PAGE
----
Upon first meeting Jason, Daphne looks to the heavens and says, "Thank You, dear Lord." Later, her "prayer" is far less sincere as she yells, "Oh thank You, dear God" in the middle of a bedroom romp with Johnny's father, Joe. (It's implied that in this hook-up, she experiences her first orgasm.) She also offers a bit of greeting card "wisdom": "God couldn't be everywhere, and that's why He made mothers." Milly says that when she gave up hunting for her match, "the universe brought me two great guys."
Director Michael Lehmann (40 Days and 40 Nights) doesn't for a second hide his targeting of the Cosmo-meets-O fan base in this sex-saturated chick flick. Within the first two minutes the Wilder daughters and their mother launch into a raw discussion about uncircumcised penises, breast shapes and casual sex. It sets the tone for a movie full of properly R-rated banter barely couched in PG-13 language.
We hear about what the female orgasm feels like. What the "Wilder women" record is for orgasms in one night. How loud the sisters are during sex. How a former lover left Milly for another guy. And on and on it goes. Even Johnny's young son gets in on the ribaldry when he greets Milly with the line, "I have a penis. You have a vagina—can I see it?" He repeats the sentiment later to other women.
As far as visuals go, moviegoers see a series of clothed bedroom "action" scenes (couples kissing passionately and making out) and post-sex shots (bare shoulders showing from under the covers). Milly accidentally walks in on her mother and Joe in bed. (We're shown part of their tangled legs.) The camera slowly scans each Wilder woman in bra and panties as they disrobe. (One of the girls is wearing a G-string.) Outfits reveal cleavage and midriffs. During a massage in which we see the bare backs of all the women, Milly raises her head and exposes part of her breast.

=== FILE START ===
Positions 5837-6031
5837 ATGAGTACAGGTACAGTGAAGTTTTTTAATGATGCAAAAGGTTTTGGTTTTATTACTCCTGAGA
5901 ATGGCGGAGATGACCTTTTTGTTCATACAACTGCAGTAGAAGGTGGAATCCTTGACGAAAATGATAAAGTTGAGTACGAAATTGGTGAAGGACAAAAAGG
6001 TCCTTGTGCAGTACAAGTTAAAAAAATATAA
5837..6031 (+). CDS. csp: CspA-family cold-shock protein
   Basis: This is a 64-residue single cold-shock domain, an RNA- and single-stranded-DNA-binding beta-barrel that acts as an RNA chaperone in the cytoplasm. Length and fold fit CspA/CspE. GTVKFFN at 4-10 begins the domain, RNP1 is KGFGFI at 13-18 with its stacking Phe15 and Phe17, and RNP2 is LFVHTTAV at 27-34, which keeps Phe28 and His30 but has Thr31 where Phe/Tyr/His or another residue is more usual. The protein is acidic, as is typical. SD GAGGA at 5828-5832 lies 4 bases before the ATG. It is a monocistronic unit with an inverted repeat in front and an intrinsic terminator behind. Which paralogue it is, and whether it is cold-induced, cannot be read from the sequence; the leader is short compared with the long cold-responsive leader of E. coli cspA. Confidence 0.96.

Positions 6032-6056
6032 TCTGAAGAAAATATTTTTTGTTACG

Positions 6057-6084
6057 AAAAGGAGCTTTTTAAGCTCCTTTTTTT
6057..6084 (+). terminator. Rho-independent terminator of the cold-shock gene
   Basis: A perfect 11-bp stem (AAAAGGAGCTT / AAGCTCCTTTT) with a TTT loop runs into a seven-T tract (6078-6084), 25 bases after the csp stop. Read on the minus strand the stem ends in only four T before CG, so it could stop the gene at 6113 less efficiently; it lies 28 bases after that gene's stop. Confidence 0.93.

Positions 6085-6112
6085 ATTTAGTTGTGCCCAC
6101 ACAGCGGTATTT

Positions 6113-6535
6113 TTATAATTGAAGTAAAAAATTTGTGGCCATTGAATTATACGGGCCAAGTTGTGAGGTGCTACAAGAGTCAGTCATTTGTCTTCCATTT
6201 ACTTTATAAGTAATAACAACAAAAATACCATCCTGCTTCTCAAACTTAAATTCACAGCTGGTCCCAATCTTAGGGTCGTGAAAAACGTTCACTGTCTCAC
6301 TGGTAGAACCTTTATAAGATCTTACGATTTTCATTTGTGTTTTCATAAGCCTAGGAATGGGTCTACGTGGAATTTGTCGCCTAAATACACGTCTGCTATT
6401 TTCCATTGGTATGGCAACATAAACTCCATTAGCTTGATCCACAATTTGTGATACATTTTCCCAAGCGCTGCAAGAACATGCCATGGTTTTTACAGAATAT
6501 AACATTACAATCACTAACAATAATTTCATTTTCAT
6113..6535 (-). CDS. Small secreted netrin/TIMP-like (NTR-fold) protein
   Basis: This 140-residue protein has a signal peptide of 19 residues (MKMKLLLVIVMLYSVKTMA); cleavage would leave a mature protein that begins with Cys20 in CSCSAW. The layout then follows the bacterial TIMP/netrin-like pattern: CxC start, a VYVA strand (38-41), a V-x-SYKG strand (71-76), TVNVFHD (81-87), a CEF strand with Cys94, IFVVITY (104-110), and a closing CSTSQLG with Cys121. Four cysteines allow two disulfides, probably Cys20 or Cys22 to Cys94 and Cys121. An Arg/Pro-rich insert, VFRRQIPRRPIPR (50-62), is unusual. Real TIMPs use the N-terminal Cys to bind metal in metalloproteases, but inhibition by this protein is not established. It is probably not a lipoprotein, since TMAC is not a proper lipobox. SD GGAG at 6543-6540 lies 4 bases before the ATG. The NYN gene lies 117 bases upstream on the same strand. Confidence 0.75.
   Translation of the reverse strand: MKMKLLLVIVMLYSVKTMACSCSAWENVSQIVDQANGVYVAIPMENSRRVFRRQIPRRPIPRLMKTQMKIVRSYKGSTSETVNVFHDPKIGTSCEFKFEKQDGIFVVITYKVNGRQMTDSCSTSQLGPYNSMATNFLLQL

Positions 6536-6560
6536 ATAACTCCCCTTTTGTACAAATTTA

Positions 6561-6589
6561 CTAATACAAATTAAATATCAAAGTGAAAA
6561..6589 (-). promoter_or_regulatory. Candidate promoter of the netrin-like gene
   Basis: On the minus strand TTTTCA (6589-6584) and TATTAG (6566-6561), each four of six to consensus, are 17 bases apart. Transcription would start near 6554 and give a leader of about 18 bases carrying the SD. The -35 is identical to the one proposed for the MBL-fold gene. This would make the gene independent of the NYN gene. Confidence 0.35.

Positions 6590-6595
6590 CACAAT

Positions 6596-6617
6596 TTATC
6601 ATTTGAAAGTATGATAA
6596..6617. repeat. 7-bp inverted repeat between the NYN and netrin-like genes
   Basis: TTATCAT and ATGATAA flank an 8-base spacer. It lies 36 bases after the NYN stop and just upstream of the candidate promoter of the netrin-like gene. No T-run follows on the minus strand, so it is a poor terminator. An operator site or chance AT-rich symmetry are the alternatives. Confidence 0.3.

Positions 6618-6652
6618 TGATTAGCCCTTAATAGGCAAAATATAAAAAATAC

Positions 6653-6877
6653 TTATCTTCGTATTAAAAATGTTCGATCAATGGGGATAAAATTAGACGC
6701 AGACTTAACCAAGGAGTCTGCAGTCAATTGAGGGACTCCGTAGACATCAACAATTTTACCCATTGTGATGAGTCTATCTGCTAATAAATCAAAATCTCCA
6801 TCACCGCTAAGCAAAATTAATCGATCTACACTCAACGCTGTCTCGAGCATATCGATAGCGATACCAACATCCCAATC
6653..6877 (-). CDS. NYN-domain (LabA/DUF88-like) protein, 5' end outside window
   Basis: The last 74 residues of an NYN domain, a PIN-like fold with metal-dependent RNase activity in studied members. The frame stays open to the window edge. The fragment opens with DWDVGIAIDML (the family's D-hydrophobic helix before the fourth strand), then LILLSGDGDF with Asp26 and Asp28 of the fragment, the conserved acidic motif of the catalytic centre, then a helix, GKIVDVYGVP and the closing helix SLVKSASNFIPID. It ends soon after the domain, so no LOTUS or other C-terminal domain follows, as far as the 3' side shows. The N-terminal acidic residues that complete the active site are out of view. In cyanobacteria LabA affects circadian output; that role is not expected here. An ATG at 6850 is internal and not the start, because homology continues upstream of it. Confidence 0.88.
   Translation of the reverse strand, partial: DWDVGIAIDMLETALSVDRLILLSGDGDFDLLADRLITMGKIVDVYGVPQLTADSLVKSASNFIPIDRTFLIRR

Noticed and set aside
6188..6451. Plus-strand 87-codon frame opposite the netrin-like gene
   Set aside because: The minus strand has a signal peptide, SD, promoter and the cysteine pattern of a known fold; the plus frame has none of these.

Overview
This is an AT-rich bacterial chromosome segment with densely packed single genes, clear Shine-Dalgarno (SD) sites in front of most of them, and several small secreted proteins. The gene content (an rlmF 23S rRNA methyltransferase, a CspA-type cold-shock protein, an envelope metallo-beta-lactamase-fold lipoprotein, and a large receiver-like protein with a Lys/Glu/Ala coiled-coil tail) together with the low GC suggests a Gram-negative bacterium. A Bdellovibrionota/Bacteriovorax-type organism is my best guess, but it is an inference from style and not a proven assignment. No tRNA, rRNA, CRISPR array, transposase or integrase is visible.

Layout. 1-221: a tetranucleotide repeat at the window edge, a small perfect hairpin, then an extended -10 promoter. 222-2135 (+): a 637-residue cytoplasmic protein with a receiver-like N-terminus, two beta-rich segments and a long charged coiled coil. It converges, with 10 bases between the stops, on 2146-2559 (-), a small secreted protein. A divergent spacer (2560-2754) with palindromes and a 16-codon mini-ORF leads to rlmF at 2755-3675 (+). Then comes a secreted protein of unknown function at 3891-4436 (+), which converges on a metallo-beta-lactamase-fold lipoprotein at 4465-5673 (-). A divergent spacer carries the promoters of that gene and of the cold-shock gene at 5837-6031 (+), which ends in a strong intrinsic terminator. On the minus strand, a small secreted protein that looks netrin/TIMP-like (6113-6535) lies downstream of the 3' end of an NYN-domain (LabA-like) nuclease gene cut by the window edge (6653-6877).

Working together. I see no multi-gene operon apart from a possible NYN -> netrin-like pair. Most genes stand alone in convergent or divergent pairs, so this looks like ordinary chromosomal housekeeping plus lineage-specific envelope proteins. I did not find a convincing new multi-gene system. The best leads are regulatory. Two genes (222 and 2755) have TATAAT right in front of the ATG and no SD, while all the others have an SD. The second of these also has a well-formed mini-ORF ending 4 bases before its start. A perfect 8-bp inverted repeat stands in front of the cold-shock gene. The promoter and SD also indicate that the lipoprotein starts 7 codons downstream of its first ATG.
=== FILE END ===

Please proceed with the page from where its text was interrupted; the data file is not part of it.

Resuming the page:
An "adult friend-finder" Web site yields images of bare-shouldered couples kissing. It also generates sexual groans, moans and whip sounds—which we hear for several minutes in two separate scenes. The ruckus prompt Daphne's dog to start "humping" a chair and licking the computer screen. Daphne is supposedly appalled when she stumbles onto the site, but she later returns to a similar-looking "sex swingers" site.
A passionate kiss between Milly and Johnny inspires a roomful of older couples to follow suit—including two women.
People fall down, knock things over and end up with cake in their hair. Daphne drives recklessly to catch a glimpse of Milly's mysterious date, and she nearly runs into another car.
Drug and Alcohol Content